Chromoly One Piece Pushrods for C7 Corvette Stingray gen 5 LT1 cylinder heads - These one piece precision formed pushrods are constructed from SAE 4130 chromoly tubing, centerless ground to exacting tolerances, and case hardened to Rc 60. Beware of competitors who say their pushrods are made from the same 4130 material, because some are not.
A large number of variables are involved in determining the correct length pushrod for your application. Pushrod length is affected by any of the following:
Don't assume anything when determining the right pushrod for your new engine. A pushrod that fi ts one engine may not necessarily work in another. Any number of items can be different on your engine, requiring you to use a different pushrod length. Following the steps below will streamline the pushrod selection process, ensuring that you get the right parts the first time.
1. Buy a checking pushrod.
Invest in a checking pushrod. They are on page 295 of this master catalog. They are available in two different designs, with the more expensive of the two being easier to measure once you have it adjusted to the proper length for your valve train. Neither is particularly expensive if you consider time lost and freight costs when returning pushrods.
Other companies offer their own versions of pushrod length checking devices, plastic pieces with complicated instructions to calculate the length. The main disadvantage with these is that you have to order the pushrods and receive them before you know if your calculations are correct. With a checking pushrod, you can actually rotate the motor over and check the rocker arm/valve tip relationship as you adjust the pushrod length. When you get the correct geometry, it is a simple matter then to measure the length and place an order. COMP Cams® carries a large number of various length and diameter pushrods.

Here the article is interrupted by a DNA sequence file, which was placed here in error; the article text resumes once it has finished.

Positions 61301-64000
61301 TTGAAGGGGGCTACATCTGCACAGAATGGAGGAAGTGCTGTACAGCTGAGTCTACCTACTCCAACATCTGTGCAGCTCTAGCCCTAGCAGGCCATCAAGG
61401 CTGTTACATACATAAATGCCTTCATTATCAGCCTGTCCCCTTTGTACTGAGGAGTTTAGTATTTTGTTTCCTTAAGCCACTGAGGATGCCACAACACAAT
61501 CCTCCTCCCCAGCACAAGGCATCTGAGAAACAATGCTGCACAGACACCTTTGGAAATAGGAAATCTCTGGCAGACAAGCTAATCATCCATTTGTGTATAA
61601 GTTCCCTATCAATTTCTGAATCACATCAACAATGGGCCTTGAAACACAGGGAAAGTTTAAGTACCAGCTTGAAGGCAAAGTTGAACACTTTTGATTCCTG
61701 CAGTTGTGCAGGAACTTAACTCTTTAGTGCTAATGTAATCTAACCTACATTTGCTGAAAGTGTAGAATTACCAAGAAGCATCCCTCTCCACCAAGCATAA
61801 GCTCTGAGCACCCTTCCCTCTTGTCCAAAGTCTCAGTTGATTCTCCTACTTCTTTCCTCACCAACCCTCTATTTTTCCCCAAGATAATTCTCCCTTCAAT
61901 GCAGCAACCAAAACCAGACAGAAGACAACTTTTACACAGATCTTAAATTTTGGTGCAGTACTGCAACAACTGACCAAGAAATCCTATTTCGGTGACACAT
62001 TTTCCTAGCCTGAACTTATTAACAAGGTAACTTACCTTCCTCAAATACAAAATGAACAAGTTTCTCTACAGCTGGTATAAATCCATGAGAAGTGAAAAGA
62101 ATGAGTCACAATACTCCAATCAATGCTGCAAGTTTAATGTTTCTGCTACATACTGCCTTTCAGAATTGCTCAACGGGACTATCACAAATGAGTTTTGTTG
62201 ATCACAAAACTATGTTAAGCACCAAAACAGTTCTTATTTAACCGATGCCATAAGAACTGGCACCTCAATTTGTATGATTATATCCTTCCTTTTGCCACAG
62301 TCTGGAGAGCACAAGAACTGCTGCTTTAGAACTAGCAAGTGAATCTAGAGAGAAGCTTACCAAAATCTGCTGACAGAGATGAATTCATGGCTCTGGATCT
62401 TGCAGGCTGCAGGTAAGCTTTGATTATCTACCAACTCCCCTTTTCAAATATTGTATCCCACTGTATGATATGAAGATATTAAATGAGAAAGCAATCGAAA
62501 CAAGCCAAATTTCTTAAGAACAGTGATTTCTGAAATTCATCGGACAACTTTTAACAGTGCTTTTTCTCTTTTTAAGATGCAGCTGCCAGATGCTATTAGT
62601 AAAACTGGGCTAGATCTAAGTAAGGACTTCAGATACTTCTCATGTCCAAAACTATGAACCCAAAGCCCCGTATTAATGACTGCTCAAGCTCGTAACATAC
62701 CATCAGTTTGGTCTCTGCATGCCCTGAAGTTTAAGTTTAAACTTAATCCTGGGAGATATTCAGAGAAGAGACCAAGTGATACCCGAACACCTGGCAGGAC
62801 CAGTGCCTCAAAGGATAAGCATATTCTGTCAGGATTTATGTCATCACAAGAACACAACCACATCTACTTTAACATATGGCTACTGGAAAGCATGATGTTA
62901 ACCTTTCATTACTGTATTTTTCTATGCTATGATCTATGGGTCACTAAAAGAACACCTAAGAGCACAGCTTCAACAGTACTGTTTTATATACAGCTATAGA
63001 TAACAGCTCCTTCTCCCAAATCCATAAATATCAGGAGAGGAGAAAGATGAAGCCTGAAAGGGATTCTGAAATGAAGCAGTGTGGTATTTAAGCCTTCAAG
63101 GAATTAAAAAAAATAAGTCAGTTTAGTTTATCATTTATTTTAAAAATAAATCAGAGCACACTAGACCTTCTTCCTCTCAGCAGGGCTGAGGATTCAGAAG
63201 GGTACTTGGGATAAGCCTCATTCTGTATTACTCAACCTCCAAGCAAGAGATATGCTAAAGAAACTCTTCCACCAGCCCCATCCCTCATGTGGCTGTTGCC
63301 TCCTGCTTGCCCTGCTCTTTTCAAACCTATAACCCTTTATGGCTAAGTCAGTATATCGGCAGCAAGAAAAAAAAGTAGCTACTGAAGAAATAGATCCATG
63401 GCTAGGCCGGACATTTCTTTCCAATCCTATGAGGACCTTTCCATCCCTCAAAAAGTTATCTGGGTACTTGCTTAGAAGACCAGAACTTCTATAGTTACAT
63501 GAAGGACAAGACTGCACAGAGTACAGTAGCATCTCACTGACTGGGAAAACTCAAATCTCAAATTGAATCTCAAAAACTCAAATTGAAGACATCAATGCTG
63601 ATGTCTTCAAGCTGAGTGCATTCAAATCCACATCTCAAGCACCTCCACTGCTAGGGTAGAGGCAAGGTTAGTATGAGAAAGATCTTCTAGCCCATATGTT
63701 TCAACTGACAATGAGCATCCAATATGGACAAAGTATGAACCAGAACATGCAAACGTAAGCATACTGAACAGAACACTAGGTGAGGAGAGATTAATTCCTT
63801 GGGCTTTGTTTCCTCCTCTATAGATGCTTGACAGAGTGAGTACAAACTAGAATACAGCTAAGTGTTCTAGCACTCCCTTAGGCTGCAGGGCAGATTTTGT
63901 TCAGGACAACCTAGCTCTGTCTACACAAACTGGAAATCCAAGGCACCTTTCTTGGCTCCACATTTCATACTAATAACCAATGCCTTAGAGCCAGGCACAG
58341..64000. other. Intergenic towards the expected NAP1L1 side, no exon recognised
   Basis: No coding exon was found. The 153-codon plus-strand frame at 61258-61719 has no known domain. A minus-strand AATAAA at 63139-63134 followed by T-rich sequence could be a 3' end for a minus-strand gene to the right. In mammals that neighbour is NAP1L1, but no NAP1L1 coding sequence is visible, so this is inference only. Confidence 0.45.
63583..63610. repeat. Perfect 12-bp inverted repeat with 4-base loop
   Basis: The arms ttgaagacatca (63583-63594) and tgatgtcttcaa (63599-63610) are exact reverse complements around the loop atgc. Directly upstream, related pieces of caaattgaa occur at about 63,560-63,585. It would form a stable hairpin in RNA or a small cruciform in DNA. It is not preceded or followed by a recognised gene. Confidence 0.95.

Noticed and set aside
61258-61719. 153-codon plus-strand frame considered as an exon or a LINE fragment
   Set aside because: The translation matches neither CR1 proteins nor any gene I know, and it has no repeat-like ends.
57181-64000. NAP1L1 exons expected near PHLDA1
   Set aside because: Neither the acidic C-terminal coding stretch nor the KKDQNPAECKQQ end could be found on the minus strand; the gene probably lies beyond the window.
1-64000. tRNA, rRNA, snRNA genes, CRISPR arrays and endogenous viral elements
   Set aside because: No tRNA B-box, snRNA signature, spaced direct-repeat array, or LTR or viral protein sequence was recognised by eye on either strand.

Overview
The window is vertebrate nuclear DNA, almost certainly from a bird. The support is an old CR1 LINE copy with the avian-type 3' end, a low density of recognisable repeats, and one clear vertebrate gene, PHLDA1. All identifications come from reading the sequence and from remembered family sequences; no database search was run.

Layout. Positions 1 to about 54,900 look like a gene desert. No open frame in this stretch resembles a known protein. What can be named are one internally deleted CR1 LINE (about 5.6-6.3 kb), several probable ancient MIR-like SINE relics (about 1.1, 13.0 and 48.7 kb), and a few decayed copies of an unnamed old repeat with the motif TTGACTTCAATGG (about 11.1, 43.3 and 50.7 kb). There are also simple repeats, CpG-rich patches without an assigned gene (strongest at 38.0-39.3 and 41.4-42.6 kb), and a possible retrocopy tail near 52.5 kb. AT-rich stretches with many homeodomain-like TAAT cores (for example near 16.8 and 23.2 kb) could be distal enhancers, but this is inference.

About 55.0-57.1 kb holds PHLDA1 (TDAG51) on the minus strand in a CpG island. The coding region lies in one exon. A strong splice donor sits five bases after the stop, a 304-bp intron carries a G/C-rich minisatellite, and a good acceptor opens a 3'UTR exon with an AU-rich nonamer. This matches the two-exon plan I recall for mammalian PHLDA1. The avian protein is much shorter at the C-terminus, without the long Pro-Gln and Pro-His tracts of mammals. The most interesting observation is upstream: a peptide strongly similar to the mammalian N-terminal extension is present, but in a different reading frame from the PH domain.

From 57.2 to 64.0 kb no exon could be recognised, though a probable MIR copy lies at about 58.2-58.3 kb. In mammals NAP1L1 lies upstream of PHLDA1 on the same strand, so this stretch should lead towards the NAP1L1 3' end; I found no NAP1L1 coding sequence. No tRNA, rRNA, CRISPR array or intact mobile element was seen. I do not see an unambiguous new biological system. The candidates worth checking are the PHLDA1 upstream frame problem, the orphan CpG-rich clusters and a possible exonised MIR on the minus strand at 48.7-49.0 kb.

2. Determine correct valve train geometry.
What is the correct length pushrod for your application? The one that produces correct valve train geometry. What is correct valve train geometry? When the rocker arm roller tip rolls from the intake side of the valve tip, across the center of the tip (at approximately mid-lift), to the exhaust side of the valve tip (at full lift) and back. See Diagram A.
3. Measure the resulting pushrod.
Measuring the length of a pushrod is a simple process. The most important thing to remember is that different manufacturers measure pushrods differently. Not all pushrods of a stated length will measure exactly the same. The three most common pushrod measurements are shown in Diagram B on the following page.
Theoretical Length: This assumes that the pushrod has no oil hole in the end of it. Therefore, the radius at either end is complete, which lengthens the pushrod approximately .017" in the case of a 5/16" pushrod with .100" diameter oil holes, minimally chamfered.
Actual Length: This is what you would measure if you had a set of calipers large enough to measure over the oil holes at each end of the pushrod. This is the measurement that most people can relate to. Unfortunately, this measurement is affected not only by the diameter of the oil holes but also by the entrance chamfer for each oil hole.
Gauge Length: Although the most difficult to measure (it requires a special length checking gauge), this measurement is the most reliable. This is because the oil holes and their chamfers are eliminated from the measurement. The only problem is that not all companies use the same gauge diameter. COMP Cams® uses a .140" gauge diameter. All Magnum and Hi-Tech™ Pushrods listed in this catalog are measured using this technique. See Diagram B on the following page.
4. Simple measurement techniques.
We realize that most people don't have access to the special gauge required for these measurements or even a dial caliper large enough for most pushrods. We've developed two techniques to help you determine exact pushrod length so that the perfect valve train geometry is achieved in your engine.
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